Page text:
The First Circuit Court of Appeals has upheld the tax and fraud convictions of Richard Hatch, the first winner of CBS' "Survivor," finding, inter alia, that the trial court properly allowed an IRS agent to provide expert testimony about the proper tax consequences of a transaction. See United States v. Hatch, 2008 WL 274037 (1st Cir. 2008). In 2005, Hatch was indicted in Rhode Island for related tax and fraud crimes such as tax evasion based upon, inter alia, filing a "tax return for the year 2000 in which he falsely stated that he had negative income and was owed a $4,483 refund, and that he willfully failed to declare three sources of income: (a) the over one million dollars he won on “Survivor;” (b) $18,708 in rental income from property he owned in Newport, Rhode Island; and (c) $25,000 in charitable donations diverted to his own use." at *1.
During a pre-trial hearing, the prosecution indicated that it wanted to call IRS agent Michael Pleshaw to testify that if the above listed sums "omitted from the tax returns had been included, substantial tax would be owed," an element needed to prove tax evasion. Id. at *18. There apparently was some dispute as to whether Pleshaw would be testifying as a fact witness or an expert witness, and the prosecution did not qualify Pleshaw as an expert witness. Id. The record revealed, however, that while the trial judge invited defense counsel to file a motion for a Daubert hearing to determine whether Pleshaw needed to be qualified as an expert witness, defense counsel failed to file such a motion. Id. at *19. Pleshaw subsequently testified at trial, leading to Hatch's convictions.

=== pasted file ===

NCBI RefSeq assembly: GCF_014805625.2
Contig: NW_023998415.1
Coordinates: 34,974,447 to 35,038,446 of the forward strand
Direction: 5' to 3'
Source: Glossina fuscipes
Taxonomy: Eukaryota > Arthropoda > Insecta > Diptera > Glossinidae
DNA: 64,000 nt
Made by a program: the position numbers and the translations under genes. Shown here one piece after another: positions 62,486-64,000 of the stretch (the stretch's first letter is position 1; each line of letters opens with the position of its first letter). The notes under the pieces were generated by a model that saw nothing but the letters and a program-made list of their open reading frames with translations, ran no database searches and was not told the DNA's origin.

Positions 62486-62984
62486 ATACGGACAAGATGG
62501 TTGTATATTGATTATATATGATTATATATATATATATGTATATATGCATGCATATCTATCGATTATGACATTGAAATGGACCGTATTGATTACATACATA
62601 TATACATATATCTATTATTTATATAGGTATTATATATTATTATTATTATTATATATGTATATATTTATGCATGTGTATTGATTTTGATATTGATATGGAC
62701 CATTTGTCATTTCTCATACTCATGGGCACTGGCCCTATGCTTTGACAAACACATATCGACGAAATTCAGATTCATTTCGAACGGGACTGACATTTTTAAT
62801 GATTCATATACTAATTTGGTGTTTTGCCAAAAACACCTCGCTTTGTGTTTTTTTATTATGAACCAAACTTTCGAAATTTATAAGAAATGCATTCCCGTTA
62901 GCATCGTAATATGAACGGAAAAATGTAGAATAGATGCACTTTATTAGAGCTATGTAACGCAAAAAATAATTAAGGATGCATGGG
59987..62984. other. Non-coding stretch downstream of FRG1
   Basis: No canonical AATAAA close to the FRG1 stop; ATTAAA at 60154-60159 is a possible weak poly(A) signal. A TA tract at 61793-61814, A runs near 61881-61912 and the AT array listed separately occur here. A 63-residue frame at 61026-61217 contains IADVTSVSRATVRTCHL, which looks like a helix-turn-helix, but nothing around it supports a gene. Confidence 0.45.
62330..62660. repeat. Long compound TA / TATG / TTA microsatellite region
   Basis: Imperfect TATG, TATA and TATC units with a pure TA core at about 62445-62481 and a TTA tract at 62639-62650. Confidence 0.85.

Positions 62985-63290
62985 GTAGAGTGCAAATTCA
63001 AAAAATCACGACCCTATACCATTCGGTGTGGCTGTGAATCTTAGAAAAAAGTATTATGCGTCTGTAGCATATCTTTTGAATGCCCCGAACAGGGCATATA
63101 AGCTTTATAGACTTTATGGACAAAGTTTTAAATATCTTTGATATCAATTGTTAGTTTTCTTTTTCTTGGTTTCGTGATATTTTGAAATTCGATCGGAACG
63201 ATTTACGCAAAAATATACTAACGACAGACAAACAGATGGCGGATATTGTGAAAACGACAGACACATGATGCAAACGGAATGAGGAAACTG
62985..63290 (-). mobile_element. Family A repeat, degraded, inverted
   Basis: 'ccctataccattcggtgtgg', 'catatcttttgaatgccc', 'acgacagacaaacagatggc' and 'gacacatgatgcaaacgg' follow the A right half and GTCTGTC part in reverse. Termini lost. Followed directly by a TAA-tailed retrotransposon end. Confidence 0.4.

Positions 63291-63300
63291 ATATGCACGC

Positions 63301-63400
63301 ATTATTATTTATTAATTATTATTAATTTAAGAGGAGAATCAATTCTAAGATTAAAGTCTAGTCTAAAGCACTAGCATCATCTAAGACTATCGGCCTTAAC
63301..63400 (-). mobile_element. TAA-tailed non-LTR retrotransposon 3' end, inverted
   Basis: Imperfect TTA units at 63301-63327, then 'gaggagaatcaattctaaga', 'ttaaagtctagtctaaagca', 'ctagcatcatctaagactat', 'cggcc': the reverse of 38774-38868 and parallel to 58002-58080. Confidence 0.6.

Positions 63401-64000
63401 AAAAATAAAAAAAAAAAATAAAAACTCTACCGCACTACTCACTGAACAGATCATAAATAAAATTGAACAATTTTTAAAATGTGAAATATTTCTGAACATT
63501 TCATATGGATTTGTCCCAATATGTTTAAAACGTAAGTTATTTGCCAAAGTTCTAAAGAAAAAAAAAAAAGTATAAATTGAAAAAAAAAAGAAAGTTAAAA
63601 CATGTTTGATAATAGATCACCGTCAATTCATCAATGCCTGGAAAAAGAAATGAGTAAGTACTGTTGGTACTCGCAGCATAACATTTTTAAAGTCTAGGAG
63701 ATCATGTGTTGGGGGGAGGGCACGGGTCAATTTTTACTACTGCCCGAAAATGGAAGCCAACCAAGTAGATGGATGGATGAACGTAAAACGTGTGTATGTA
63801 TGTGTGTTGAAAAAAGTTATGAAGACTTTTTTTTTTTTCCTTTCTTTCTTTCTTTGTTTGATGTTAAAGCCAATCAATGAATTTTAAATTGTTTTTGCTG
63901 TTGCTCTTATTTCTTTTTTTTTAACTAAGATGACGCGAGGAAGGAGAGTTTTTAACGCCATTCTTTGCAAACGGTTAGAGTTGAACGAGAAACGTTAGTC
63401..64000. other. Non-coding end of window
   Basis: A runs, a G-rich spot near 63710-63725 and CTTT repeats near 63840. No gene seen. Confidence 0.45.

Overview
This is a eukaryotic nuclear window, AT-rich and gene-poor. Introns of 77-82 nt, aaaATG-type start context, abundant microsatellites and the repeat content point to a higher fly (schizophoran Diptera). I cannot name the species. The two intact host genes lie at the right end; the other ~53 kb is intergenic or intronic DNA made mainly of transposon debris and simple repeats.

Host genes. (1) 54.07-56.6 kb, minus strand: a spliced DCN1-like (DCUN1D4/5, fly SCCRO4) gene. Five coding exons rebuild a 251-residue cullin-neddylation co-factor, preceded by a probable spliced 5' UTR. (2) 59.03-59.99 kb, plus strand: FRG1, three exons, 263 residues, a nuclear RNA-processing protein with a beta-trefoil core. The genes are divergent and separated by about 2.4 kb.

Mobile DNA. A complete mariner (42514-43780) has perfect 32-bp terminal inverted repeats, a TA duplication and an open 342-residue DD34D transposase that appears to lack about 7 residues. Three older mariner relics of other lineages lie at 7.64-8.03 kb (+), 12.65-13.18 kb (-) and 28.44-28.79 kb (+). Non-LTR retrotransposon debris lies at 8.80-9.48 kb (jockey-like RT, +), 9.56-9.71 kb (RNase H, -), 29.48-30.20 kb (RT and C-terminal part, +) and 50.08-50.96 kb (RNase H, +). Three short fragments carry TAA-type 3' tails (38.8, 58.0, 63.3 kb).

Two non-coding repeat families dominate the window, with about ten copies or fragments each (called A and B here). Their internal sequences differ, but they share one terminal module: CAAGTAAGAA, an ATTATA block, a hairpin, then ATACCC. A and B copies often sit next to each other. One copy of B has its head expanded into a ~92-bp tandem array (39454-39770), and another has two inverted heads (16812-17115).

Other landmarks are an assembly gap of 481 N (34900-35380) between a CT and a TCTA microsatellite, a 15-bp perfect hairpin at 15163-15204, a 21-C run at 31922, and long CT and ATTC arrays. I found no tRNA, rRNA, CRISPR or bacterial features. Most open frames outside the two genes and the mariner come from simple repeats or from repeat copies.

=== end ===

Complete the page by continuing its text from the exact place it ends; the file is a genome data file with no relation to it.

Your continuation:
On appeal, Hatch claimed, inter alia, that the trial court improperly allowed Pleshaw to provide expert testimony. Id. The First Circuit rejected this argument, noting that defense counsel failed to file a motion for a Daubert hearing, despite the trial judge's invitation. Id. The court further found that if defense counsel would have asked for such a hearing, the trial judge would have qualified Pleshaw as an expert witness in conformity with precedent allowing IRS agents to provide expert testimony as to the proper tax consequences of transactions. Id.
This conclusion seems correct to me because IRS agents have specialized knowledge about taxes that would be helpful to the trier of fact. Indeed, my review of case law across the country reveals that several courts have all came to the same conclusion as the First Circuit. See, e.g., United States v. Pree, 48 F.3d 855, 869-70 (7th Cir. 2005); United States v. Mohney, 949 F.2d 1397, 1406-07 (6th Cir. 1999).
Wednesday, February 6, 2008
Evidence And Ethics 8: Professor Rothstein's "Anything You Say May Be Used Against You": A Proposed Seminar on the Lawyer's Duty to Warn of Confidentiality's Limits in Today's Post-Enron World